Posted by DrJohn on 15 September, 2010 at 12:48 pm. 39 comments already!



WASHINGTON (AP) – Confronting misgivings, even in his own party, President Barack Obama mounted a stout defense of his blueprint to overhaul the economy Thursday, declaring the national crisis is “not as bad as we think” and his plans will speed recovery.

Barack Obama recently named Austan Goolsbee, the wanna-be comedian, to lead the Council of Economic Advisers. Goolsbee tells America that unemployment will remain high for, well, likely as long as Obama remains President:

“I don’t think the unemployment rate will be coming down significantly at any time in the near future,” according to POLITICO’s Mike Allen.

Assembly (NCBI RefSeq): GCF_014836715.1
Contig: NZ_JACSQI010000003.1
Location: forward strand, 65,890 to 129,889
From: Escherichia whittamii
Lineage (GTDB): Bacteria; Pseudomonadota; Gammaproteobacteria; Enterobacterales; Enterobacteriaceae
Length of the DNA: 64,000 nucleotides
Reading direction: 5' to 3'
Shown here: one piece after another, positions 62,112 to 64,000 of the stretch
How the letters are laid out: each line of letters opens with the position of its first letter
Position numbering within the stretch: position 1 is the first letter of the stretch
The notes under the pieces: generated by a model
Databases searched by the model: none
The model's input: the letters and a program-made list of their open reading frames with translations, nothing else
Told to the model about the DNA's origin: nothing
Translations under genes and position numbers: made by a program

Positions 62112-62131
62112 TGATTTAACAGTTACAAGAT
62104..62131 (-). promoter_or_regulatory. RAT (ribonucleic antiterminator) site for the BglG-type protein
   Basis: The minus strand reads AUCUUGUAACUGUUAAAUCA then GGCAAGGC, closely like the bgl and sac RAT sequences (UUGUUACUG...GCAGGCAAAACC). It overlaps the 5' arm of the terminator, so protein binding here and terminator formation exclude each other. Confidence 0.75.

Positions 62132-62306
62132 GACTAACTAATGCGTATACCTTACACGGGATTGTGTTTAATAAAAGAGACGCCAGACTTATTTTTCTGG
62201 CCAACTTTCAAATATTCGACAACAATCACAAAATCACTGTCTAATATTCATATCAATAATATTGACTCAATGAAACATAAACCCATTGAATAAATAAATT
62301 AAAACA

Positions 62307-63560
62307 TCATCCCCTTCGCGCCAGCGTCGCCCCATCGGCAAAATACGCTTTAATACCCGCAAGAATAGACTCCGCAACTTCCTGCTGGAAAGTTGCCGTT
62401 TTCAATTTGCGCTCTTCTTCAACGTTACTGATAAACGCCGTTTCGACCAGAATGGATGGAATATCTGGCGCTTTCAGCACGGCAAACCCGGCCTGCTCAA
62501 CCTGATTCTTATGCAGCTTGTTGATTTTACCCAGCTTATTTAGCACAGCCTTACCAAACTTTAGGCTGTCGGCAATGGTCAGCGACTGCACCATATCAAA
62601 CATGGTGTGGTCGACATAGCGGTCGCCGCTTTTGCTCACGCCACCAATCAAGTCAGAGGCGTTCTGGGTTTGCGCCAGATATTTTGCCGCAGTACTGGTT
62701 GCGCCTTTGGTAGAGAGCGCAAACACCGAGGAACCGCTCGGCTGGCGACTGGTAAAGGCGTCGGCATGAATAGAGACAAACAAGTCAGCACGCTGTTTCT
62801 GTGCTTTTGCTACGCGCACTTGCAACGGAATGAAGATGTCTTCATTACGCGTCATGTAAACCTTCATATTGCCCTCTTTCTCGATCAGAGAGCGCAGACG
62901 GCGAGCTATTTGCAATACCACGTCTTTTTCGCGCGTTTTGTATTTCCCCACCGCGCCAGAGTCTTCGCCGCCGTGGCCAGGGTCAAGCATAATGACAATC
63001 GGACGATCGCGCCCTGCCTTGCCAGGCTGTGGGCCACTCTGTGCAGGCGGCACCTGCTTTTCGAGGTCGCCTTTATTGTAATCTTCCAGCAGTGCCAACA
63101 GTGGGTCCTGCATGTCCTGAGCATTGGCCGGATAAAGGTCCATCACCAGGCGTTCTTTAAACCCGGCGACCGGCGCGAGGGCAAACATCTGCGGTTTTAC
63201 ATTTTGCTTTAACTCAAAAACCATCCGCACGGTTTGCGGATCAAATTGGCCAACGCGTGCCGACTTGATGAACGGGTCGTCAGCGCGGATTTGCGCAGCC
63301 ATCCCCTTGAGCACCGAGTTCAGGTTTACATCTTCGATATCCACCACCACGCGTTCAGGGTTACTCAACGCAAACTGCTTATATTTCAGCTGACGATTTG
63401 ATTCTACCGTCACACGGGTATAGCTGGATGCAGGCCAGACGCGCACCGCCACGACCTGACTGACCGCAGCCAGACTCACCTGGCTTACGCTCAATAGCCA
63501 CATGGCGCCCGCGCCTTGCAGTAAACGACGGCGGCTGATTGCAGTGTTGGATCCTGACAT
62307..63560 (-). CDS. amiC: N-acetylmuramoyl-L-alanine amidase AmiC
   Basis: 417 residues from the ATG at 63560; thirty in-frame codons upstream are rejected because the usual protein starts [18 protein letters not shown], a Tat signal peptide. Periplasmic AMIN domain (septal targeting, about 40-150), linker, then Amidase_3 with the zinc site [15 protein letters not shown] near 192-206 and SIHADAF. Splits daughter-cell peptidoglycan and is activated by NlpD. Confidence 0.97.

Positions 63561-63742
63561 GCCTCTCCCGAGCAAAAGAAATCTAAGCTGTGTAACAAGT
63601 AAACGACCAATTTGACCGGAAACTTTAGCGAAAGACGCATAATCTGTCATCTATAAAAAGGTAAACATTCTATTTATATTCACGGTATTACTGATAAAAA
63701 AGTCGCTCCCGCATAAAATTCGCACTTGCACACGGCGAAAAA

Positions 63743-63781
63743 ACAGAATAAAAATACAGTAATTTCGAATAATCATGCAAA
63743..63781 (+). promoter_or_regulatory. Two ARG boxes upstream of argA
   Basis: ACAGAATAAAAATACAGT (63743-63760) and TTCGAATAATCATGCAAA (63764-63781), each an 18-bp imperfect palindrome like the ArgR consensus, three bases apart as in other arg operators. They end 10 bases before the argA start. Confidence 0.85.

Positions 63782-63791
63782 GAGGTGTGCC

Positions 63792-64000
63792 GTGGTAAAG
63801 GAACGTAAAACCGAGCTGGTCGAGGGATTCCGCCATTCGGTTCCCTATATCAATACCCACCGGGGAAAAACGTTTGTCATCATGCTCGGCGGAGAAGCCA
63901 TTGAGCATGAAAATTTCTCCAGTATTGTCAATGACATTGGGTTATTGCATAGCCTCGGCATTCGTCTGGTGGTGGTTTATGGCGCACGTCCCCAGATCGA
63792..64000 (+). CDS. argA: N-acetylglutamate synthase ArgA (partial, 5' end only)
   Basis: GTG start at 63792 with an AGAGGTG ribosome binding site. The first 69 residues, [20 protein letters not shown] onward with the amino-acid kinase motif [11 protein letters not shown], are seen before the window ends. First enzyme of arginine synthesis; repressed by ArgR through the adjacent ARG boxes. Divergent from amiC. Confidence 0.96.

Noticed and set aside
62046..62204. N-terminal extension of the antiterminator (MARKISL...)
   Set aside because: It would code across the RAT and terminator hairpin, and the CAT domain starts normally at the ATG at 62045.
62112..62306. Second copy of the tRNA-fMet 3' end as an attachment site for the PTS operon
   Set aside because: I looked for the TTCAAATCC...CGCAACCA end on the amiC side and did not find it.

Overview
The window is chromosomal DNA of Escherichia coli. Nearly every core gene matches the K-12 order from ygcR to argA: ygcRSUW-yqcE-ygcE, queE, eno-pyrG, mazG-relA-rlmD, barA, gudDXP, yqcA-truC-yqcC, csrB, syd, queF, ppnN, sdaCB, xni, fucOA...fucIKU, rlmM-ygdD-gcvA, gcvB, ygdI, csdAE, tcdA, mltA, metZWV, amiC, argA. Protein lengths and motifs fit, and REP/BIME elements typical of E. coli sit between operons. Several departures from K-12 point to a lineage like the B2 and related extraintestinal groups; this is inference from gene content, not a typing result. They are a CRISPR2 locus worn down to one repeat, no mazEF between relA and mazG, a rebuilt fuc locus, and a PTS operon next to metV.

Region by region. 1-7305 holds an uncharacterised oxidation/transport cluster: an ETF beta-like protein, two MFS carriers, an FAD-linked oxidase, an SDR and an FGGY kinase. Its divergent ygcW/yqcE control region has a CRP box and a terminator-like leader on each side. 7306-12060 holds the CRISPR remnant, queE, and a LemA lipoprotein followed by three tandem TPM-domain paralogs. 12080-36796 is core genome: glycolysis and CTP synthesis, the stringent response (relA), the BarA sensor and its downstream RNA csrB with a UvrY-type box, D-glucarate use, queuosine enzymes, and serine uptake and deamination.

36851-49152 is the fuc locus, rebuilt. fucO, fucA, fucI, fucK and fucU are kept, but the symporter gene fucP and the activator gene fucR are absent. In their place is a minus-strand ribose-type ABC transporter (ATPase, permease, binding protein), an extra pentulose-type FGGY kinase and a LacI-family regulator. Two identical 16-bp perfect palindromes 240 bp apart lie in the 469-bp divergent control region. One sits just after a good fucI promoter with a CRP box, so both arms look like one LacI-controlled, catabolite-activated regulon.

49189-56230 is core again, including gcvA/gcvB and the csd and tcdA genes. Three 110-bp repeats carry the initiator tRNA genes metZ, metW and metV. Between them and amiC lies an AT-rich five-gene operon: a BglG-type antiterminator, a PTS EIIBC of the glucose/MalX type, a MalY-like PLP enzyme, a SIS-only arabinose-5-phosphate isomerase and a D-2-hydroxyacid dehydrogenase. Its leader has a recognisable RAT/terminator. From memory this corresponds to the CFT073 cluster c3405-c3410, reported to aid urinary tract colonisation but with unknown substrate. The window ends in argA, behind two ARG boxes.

Obama has described Goolsbee as

“…someone who has a deep appreciation of how the economy affects everyday people,”

Sounds great, if only you could believe it. Goolsbee is just another policy wonk who has zero experience in the real business world. He is the perfect fit for the Obama administration.

But Goolsbee doesn’t hold a candle to Larry Summers or Tim Geithner. Summers, a key player in the first stimulus package, is often described as a genius, but his genius seems to lie in his crystal clear hindsight.

He was all for a stimulus package in late 2008, but in 2001 argued against stimulus spending:

“The idea that a huge spending program is the way to stimulate the economy, or the idea that the way to get better at high tech is for the government to take over the technology industries, these kinds of ideas basically have become passe because they’ve been disproven,”

He is described as foreseeing the mortgage crisis;